Recently I am designing a Data Acquisition system which utilizes FPGAs and ADCs. As my project needs to have a good balance between price, performance and quality, I have looked into the market to find available medium-cost ADCs. My current selection is the single-channel AD977 ADC (100/200 Ksps, 16-bits where I need 12 Effective Bits (ENOB)) from Analog Device. Also there is the AD624 instrumentation amplifier which is again, single-channel but is great if you want to programmatically amplify your signal in the analog zone, not losing your dynamic range.

But my design requires 4 or 8 analog inputs. So what I thought was to place the ADG508 analog mux in the first stage of the DAQ, just before the near Hi-Z inputs of AD624 instr. amp.

However my instructor believes that this is a bad workaround, suggesting to use multi-channel ADCs which have the Analog MUX On-Chip which, reduce noise. Surely that would be a better choice, but if I am going to use a multiple channel ADC with the same parameters and quality of ADG508 (sample rate, SNR, SFDR, ...), I will be have to heavily increase the budgets!

I had some research on the internet for comparison of MUXes. Everyone just seem to compare various MUX ICs with respect to bandwidth and RDS(ON) (On-Resistance). From the noise aspect in Communications Circuits Engineering, the equivalent thermal noise introduced on the signal could be equivalent to sqrt(4 K T R B). But is that all the noisy source? Other people have also had the same question but in other senses, such as: How much is the noise of a multiplexer for analog inputs?

The question is: Is my discrete analog MUX solution a big deal from the signal integrity and noise aspect? Did anyone have these problems with the same approach? If it is really a bad idea, what would be other ways of solving this issue?

I have important design rules of analog systems such as grounding (Analog GND, Signal GND, Power GND, Digital GND,...) and shielding in my mind.

Please note that the input signal of each of the channels is thought to have these properties: about 10 KHz maximum frequency, maybe as weak as 1mV or even less, impedance in range of 10KOhm~300KOhm

Extra Note: Does inserting a buffer before the MUXes make things better?

Thanks to All

  • \$\begingroup\$ The AD977 is quite expensive. Given that you only need 12 ENOBs this is a poor choice. Go to digikey.com and do parametric search. \$\endgroup\$
    – Mario
    Sep 1 '16 at 14:12
  • \$\begingroup\$ That's right Mario. I have to correct my earlier saying. I need "at-least" 12-Bit ENOB. I know this ADC is expensive but I don't want to easily put a low-cost low-quality ADC for the matter. I could simply place an AVR microcontroller and use its ADC. \$\endgroup\$ Sep 1 '16 at 19:02
  • \$\begingroup\$ (For the record, in my place I don't have access to digikey.com, I wish I had) \$\endgroup\$ Sep 1 '16 at 19:02
  • \$\begingroup\$ Alright, I understand. I have one or two AD977 in my lab and almost always I find something cheaper that does the job equally well if not better. And since you care about the price, I just wanted to point that out. What about an AD7606-4 or similar? \$\endgroup\$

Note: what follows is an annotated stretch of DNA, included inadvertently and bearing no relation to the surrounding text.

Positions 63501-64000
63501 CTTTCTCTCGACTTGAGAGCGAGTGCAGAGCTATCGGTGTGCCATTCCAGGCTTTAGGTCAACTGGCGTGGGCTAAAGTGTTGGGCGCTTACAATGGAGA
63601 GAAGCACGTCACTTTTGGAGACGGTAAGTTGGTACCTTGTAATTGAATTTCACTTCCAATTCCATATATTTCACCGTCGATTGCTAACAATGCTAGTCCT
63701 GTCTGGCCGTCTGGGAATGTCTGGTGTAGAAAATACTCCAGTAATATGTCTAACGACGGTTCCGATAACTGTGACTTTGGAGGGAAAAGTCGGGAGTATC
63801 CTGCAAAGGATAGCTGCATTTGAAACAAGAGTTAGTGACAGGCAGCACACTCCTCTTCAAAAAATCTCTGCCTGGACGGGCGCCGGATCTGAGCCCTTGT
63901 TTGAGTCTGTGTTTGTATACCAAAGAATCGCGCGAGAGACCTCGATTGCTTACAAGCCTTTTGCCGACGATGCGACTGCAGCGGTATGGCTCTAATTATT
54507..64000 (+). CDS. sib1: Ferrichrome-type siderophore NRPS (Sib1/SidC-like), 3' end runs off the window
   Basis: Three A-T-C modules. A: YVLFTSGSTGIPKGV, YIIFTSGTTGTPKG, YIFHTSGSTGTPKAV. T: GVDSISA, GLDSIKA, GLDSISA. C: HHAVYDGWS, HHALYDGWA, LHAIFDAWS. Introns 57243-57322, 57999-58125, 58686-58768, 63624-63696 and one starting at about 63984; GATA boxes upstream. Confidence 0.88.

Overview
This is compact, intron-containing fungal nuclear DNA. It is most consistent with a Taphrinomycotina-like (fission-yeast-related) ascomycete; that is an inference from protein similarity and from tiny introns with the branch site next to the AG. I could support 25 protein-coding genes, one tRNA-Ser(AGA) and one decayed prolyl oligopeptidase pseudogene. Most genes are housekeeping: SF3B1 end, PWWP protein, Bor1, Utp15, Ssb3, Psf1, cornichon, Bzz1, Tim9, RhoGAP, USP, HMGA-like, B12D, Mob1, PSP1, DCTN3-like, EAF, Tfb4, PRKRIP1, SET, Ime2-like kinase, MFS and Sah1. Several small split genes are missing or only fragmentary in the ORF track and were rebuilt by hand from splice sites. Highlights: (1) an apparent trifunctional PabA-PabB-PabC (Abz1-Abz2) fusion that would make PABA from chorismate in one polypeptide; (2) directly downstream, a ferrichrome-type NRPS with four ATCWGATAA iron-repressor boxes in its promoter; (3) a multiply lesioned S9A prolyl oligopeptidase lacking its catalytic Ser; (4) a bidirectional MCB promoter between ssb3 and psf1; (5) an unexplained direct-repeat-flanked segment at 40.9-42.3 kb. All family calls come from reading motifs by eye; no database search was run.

– Mario
    Sep 1 '16 at 19:25
  • \$\begingroup\$ You know I must admit that when looking in digikey or directly manufacturer website, Analog Device, many other choices are possible. But in my case I must also make sure that I can find those in my country's market. Otherwise I have to import. \$\endgroup\$ Sep 1 '16 at 20:59

Is my discrete analog MUX solution a big deal from the signal integrity and noise aspect? Did anyone have these problems with the same approach? If it is really a bad idea, what would be other ways of solving this issue?

It's not a bad idea because for instance you only need one instrumentation amplifier with high gain to amplify your small signal of 1 mV but the problem comes with the output impedance of your small signal and the input capacitance of the instrumentation amplifer.

Just as a guessed example let's say the input capacitance is 10 pF; for this to reach the full potential of the input you need to "sample" for significantly longer than 5 x CR i.e. 5 x 300k x 10pF = 15 us. Like I said you need significantly better than this to charge the capacitor to get an accurate reading.

So maybe you have to "dwell" on each channel for 100 us. If you had two channels you have effectively 200 us sampling time and that means the highest frequency you can resolve (due to nyquist et al) is 2500 Hz and probably it'll be closer to 2 kHz.

So immediately you hit a problem with the multiplexer and I would advise you either buffer each signal (to give it a low impedance) then feed the multiplexer. In fact the same problem will arise with most common ADCs that contain a multiplexer so my advice is do some more reasearch.

I might add that I have designed a similar system for measuring thermocouples i.e. a DG309 (if I remember correctly) multiplexer feeding an InAmp then to an ADC BUT the scan rate is 100 Hz maximum! However, it does prove the point that noise needn't be an issue using an external multiplexer.

  • \$\begingroup\$ I also need to remark the mentioned "input capacitance". You're right about it. \$\endgroup\$ Sep 1 '16 at 18:59

Your Answer

By clicking “Post Your Answer”, you agree to our terms of service, privacy policy and cookie policy

Not the answer you're looking for? Browse other questions tagged or ask your own question.